Joined: 14 Aug 2006
|Posted: Mon Apr 13, 2020 8:16 pm Post subject: CAR REVIEW: Alfa Romeo Brera
|CAR REVIEW: Alfa Romeo Brera
The Alfa Romeo Brera is most certainly one of the nicest looking motor vehicles sold in Australia in the last couple of decades.
The original concept for the Alfa Romeo Brera was unveiled in 2003 and featured a Maserati V8 engine that produced 290 kW.
The Brera was designed by Giorgietto Giugiaro of Italdesign Giugiaro who then worked with the team at Alfa Romeo’s Centro Stile to develop a simply stunning coupe that was launched at the 2005 Geneva Motor Show.
The car bodies were built by the Italian coachbuilding company Pininfarina.
The Brera arrived in Australia in June 2006 and imports finally stopped in early 2012 and the coupe was available as:
- a four-cylinder front-drive 2.2-litre JTS model featuring a 136 kW engine and 230Nm. The 4 cylinder model and was priced from $62,990.00 with a 0-100km/h of 8.6 seconds; and
- an all-wheel-drive 3.2 litre v6 JTS model with 191 kW and 322Nm and priced from $87,990.00. The V6 accelerated from 0-100km/h in 6.8 seconds.
The pick of the two models would be a V6 all-wheel-drive Manual Brera with it’s Holden-sourced engine block that received Alfa designed heads, exhaust camshafts, direct injection and variable timing of the inlet and exhaust camshafts.
The Brera performs nicely on the road with accurate steering and Brembo brakes to stop the 1630kg coupe. In combo with the six-speed manual transmission the Brera is a really comfortable tourer. But it also a car that just lacks that extra zing that would have taken this beautifully crafted Alfa to the next level. ……..perhaps the V8 Brera concept was pointing the Italians in the right direction.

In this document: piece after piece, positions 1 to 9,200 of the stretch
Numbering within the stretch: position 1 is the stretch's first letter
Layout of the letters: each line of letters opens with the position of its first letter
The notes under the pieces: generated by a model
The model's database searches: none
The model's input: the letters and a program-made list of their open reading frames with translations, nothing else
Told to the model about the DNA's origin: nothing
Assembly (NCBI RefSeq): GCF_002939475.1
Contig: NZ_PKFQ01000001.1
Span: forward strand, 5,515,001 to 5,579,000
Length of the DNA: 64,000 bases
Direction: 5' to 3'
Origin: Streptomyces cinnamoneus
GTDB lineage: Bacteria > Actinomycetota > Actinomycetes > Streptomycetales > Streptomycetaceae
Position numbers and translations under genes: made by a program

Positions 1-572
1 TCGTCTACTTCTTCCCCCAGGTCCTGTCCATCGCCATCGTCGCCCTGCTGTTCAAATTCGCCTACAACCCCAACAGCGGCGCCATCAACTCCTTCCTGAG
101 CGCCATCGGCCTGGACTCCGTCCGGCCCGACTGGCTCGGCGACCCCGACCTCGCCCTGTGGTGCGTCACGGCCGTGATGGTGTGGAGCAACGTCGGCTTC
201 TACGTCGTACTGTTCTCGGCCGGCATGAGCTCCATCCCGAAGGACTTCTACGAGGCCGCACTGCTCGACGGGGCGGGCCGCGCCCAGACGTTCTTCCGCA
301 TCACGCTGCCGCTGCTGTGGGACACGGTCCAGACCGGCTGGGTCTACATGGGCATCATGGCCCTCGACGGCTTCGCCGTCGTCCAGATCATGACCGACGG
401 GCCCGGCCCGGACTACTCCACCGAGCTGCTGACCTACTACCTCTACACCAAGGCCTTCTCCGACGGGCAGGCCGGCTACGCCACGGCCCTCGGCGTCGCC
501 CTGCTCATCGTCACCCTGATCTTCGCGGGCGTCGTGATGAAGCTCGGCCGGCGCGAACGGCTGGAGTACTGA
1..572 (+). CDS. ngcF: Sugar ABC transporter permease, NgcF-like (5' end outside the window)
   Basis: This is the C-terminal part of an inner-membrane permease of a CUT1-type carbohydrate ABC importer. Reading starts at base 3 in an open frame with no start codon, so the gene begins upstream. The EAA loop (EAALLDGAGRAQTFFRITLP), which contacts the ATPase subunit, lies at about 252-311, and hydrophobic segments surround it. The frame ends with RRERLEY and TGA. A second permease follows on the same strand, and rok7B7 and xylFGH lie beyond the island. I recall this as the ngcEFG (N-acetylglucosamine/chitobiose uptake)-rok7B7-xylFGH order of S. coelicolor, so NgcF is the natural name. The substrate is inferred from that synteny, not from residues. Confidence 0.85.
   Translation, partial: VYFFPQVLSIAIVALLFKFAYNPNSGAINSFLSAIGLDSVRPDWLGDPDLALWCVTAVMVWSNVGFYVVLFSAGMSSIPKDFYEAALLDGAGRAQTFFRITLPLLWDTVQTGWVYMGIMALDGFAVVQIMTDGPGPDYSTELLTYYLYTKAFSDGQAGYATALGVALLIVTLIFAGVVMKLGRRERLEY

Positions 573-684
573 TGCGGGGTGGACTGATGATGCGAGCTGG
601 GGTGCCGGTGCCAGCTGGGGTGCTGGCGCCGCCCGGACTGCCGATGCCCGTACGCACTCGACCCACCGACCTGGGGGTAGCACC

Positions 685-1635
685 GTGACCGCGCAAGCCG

The interior is worthy of the outstanding exterior design on the Brera with seven airbags, bi-xenon headlights, stability control, glass sunroof, an impressive 570 Watt Bose sound system and full leather trim. The Coupe is a little noisy inside and what were the team at Alfa Romeo thinking when they failed to include seat-height adjustment on their $90,000 show-piece model for buyers in Australia.
In the UK in 2008 Alfa announced an ‘S’ version of the Brera which was developed by the team at Prodrive and their version came with Eibach coil springs and Bilstein dampers for a lower and stiffer ride on the 500 Brera cars that were modified for sale. Further changes saw 100kg lifted from the coupe via lighter rims, hollow anti-roll bars and aluminium suspension components. There were no changes to the engine. Alfa said the enhancements by Prodrive resulted in the Brera feeling more nimble and agile.
On the road the standard V6 All-wheel drive model suffers from noticeable understeer and the coupe lacks punch from the engine on twisty sections of road. Sudden changes of direction on the road can also upset the balance of the car and the six-speed gearchange is notchy.
Alfa Romeo’s Brera was described by one motoring journalist in the UK as a true example of style over substance. Having said that the same journo then went on to say he would buy a second-hand Brera if it was cheap enough so that he could just look at it rather than drive it.
It certainly is an example of Italian design with considerable visual appeal.
Where it could attack your wallet:
- frameless glass driver and passenger doors fail to automatically drop-down when opened/closed
- the wipers on the car can interfere with the radio reception of the Brera
- early wear in the power-steering rack
- The V6 needs three new timing chains at some stage in its life
- Rear prop-shaft bearings can fail
- The front subframe is susceptible to corrosion
- Front upper wishbones can fail
- Rear lower hub-bushes prone to wear which will result in unwanted tyre wear